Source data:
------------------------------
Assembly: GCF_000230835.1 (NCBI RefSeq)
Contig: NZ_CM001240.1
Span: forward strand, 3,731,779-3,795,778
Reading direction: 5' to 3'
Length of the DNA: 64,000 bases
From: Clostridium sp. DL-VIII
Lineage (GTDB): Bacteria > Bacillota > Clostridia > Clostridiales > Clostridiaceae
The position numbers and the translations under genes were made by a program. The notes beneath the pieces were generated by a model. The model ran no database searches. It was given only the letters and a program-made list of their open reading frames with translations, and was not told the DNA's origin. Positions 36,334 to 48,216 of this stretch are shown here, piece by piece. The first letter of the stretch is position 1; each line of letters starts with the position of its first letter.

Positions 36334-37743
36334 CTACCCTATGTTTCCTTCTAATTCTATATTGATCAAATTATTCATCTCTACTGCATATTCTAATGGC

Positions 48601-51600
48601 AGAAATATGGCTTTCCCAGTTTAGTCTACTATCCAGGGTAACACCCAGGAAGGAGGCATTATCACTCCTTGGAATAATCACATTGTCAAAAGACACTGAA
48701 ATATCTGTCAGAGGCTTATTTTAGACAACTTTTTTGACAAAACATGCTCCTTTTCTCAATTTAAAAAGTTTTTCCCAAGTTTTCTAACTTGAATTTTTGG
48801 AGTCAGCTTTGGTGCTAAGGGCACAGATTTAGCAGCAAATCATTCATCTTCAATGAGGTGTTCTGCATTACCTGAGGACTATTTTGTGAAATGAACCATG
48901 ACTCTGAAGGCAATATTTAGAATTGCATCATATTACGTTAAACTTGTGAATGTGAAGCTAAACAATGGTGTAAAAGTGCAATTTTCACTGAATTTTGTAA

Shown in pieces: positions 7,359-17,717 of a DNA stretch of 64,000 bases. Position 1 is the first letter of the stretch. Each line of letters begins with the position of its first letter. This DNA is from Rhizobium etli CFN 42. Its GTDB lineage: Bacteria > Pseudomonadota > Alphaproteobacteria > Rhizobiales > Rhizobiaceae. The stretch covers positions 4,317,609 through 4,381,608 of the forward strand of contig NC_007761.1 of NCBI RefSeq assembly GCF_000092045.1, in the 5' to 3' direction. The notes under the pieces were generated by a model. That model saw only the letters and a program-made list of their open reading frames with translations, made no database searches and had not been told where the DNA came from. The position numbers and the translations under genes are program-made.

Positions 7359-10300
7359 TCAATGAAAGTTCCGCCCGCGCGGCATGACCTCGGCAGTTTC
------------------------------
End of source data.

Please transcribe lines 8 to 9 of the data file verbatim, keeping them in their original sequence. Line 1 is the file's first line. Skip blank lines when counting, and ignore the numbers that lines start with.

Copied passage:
The position numbers and the translations under genes were made by a program. The notes beneath the pieces were generated by a model. The model ran no database searches. It was given only the letters and a program-made list of their open reading frames with translations, and was not told the DNA's origin. Positions 36,334 to 48,216 of this stretch are shown here, piece by piece. The first letter of the stretch is position 1; each line of letters starts with the position of its first letter.

Positions 36334-37743